Our networked, gaslit future?


While up north, Michael and I spent a significant amount of time discussing peak oil, global warming, and related issues. Michael asked me, as someone professionally interested in The Shape Of Things To Come, what I thought our societal future held.

Hedging my bets by placing predictions far enough out that no one alive today could call me on them, I stated a prediction that, 100 years from now, our land use, transportation, and agricultural patterns would strongly resemble those of 100 years ago, but that we would maintain something like our current level of communications infrastructure. "So, steampunk, then?" stated Michael and Margaret simultaneously.

To follow this in one direction, I've not read much steampunk. Checking wikipedia, it looks like Stephenson's The Diamond Age, Mieville's The Scar, Pullman's His Dark Materials(? wikipedia thinks so...), and Resnick's The Other Teddy Roosevelts is more or less a comprehensive list of all the "steampunk" I've ever read. So I'm open to suggestions.

To follow in the other direction, yes, I'm serious. Michael asked, as I followed up on transportation, "You mean that we'll do significantly less air travel." "No," I said, "I mean that taking a ship to Europe will be more likely than flying there - for those who ever travel across an ocean at all." As someone who was once an aerospace engineering major, I find it quite ironic - and mildly sad - to note that not only do I currently think space colonization is absolutely out of the question for us as a society, but that I further think even air travel will be limited to top-level military and diplomatic uses.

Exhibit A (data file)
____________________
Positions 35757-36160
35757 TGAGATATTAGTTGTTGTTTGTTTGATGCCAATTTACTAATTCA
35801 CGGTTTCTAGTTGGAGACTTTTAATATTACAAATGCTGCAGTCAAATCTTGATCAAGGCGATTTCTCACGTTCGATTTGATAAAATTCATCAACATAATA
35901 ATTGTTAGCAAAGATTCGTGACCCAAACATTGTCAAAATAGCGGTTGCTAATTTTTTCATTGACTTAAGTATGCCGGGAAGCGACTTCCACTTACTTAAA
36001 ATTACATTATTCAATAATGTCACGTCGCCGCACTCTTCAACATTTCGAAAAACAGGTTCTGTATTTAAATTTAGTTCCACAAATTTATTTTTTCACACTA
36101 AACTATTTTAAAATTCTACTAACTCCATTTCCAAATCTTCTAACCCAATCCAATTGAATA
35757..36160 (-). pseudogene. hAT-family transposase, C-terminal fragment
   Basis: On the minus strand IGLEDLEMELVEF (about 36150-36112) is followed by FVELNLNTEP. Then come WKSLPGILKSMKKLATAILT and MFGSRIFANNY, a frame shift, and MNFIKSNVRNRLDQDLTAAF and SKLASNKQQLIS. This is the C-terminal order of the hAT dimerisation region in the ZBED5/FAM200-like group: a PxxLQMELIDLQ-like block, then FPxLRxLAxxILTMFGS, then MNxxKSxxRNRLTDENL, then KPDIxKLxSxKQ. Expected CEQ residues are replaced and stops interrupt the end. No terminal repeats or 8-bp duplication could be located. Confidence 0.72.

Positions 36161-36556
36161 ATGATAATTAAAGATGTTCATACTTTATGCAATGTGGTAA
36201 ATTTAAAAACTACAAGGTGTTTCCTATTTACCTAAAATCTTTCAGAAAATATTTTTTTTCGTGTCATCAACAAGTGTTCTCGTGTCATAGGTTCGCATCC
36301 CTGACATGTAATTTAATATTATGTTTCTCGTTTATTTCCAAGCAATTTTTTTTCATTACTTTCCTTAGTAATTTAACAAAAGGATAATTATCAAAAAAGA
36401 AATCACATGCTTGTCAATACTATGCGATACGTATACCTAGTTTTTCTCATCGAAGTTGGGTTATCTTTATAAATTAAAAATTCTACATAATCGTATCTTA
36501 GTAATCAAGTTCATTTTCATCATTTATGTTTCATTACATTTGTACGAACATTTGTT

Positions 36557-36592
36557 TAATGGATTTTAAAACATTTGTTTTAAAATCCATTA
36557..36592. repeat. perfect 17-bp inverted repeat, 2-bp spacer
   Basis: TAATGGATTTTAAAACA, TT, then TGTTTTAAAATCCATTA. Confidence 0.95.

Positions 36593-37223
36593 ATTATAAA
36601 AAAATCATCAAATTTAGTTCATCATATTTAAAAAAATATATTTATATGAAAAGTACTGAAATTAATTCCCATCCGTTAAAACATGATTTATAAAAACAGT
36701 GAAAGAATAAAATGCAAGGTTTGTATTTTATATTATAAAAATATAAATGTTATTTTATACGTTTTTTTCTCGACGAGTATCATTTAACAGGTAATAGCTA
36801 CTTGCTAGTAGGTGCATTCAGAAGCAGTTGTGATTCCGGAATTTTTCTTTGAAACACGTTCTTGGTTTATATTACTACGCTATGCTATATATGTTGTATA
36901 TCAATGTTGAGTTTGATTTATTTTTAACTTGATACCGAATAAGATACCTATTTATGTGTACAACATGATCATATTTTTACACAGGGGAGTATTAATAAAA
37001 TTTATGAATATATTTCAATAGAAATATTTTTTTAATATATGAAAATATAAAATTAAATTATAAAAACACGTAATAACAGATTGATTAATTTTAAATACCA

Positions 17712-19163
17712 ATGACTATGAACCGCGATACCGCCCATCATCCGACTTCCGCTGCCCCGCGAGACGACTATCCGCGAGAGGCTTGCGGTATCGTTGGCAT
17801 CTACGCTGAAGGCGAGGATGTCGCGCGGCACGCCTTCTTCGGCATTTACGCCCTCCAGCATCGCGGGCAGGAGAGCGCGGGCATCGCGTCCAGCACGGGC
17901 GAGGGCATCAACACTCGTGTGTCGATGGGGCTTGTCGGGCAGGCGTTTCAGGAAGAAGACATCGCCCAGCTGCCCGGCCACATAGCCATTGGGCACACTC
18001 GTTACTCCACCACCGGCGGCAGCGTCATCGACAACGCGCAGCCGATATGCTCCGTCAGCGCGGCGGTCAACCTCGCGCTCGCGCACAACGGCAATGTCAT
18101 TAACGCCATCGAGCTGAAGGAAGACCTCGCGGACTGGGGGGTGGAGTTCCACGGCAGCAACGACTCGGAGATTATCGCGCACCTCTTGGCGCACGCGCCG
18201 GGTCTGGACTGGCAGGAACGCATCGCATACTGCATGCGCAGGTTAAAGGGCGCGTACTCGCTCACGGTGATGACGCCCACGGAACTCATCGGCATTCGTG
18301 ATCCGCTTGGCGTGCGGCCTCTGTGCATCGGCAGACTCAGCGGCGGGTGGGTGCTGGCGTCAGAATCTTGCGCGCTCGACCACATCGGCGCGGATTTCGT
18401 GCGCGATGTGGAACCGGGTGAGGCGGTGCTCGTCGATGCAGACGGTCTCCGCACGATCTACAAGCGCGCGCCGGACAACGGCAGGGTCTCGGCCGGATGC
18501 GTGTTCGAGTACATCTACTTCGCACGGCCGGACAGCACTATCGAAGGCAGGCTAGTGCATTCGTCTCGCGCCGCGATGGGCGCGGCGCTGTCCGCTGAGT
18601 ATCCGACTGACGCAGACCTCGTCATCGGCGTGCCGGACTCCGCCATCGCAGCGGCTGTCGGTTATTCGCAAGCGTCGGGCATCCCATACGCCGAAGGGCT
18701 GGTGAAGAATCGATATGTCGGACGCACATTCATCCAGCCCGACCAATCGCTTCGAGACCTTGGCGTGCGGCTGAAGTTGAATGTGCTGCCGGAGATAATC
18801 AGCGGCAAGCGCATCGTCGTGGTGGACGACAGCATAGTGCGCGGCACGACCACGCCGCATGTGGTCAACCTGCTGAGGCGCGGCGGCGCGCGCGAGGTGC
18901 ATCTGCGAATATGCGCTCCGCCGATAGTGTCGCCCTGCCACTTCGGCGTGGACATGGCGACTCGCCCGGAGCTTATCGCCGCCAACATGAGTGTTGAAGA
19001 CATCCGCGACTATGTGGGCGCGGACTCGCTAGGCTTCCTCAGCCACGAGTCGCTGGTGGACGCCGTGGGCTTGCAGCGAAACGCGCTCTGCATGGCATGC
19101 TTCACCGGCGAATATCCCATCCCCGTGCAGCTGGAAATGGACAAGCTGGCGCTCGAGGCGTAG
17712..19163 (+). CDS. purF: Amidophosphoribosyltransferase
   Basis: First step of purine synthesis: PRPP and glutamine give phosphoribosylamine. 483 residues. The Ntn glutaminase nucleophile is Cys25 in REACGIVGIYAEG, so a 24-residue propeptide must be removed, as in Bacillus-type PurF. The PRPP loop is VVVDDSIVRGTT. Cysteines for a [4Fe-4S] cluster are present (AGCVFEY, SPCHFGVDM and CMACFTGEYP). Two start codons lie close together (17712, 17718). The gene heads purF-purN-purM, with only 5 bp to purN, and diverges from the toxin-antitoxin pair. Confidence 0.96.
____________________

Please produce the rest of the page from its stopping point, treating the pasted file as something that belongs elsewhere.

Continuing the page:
The question, in my mind, is not the ending point, but what the intermediate period looks like. To paraphrase Jared Diamond's entirely too depressingly titled book, we as a society have a choice to make - do we deny the changes before us, and suffer unconscionable hardship and suffering? Or do we acknowledge them, and radically alter our behavior in order to roll with the punches and (relatively) gracefully adapt to changing circumstances?

I won't bore you now with predictions on that count, but I will note that this now is a very interesting now to live in, if you adopt a historian's-eye view of things.

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1. You should read more Jared Diamond, and not be scared off by the title.

2. You should give me things to read in return.

That is all.

Just so you can say you read

Just so you can say you read them:

1. The Steampunk Trilogy by Paul DiFilippo
2. The Difference Engine by Bruce Sterling and William Gibson

Further Reading...

Joseph Tainter's "The Collapse of Complex Societies"

And the Post-Apocalyptic Book Club looks promising:

post-apoc book club

Hmmm, I seem to have missed July. Good thing I've already read all those...and half the rest of that list...

Tainter I haven't, but do need to.